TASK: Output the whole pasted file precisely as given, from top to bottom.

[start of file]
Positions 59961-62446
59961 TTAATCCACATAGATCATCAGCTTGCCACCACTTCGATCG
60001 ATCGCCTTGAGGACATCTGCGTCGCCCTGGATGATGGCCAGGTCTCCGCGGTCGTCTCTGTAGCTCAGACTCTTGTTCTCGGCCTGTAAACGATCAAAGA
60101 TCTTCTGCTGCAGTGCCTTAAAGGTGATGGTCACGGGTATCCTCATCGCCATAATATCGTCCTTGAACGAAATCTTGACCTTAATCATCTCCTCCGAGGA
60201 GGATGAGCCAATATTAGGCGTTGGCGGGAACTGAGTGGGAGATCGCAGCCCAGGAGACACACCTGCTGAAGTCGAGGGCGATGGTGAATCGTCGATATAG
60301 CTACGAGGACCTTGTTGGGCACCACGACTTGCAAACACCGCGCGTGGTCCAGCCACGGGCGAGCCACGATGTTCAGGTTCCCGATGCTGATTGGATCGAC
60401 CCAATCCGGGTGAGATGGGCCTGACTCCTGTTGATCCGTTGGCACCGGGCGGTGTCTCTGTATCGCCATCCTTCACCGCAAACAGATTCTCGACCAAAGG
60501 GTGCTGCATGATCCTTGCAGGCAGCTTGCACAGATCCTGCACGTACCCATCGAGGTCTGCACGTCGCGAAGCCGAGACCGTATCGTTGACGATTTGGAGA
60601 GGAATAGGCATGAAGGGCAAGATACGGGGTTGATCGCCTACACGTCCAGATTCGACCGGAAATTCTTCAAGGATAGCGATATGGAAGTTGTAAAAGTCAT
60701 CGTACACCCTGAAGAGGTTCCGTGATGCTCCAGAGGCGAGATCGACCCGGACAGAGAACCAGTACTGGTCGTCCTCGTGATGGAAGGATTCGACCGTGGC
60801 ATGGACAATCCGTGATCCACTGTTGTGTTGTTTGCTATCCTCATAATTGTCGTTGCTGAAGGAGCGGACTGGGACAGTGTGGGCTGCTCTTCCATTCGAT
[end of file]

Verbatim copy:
Positions 59961-62446
59961 TTAATCCACATAGATCATCAGCTTGCCACCACTTCGATCG
60001 ATCGCCTTGAGGACATCTGCGTCGCCCTGGATGATGGCCAGGTCTCCGCGGTCGTCTCTGTAGCTCAGACTCTTGTTCTCGGCCTGTAAACGATCAAAGA
60101 TCTTCTGCTGCAGTGCCTTAAAGGTGATGGTCACGGGTATCCTCATCGCCATAATATCGTCCTTGAACGAAATCTTGACCTTAATCATCTCCTCCGAGGA
60201 GGATGAGCCAATATTAGGCGTTGGCGGGAACTGAGTGGGAGATCGCAGCCCAGGAGACACACCTGCTGAAGTCGAGGGCGATGGTGAATCGTCGATATAG
60301 CTACGAGGACCTTGTTGGGCACCACGACTTGCAAACACCGCGCGTGGTCCAGCCACGGGCGAGCCACGATGTTCAGGTTCCCGATGCTGATTGGATCGAC
60401 CCAATCCGGGTGAGATGGGCCTGACTCCTGTTGATCCGTTGGCACCGGGCGGTGTCTCTGTATCGCCATCCTTCACCGCAAACAGATTCTCGACCAAAGG
60501 GTGCTGCATGATCCTTGCAGGCAGCTTGCACAGATCCTGCACGTACCCATCGAGGTCTGCACGTCGCGAAGCCGAGACCGTATCGTTGACGATTTGGAGA
60601 GGAATAGGCATGAAGGGCAAGATACGGGGTTGATCGCCTACACGTCCAGATTCGACCGGAAATTCTTCAAGGATAGCGATATGGAAGTTGTAAAAGTCAT
60701 CGTACACCCTGAAGAGGTTCCGTGATGCTCCAGAGGCGAGATCGACCCGGACAGAGAACCAGTACTGGTCGTCCTCGTGATGGAAGGATTCGACCGTGGC
60801 ATGGACAATCCGTGATCCACTGTTGTGTTGTTTGCTATCCTCATAATTGTCGTTGCTGAAGGAGCGGACTGGGACAGTGTGGGCTGCTCTTCCATTCGAT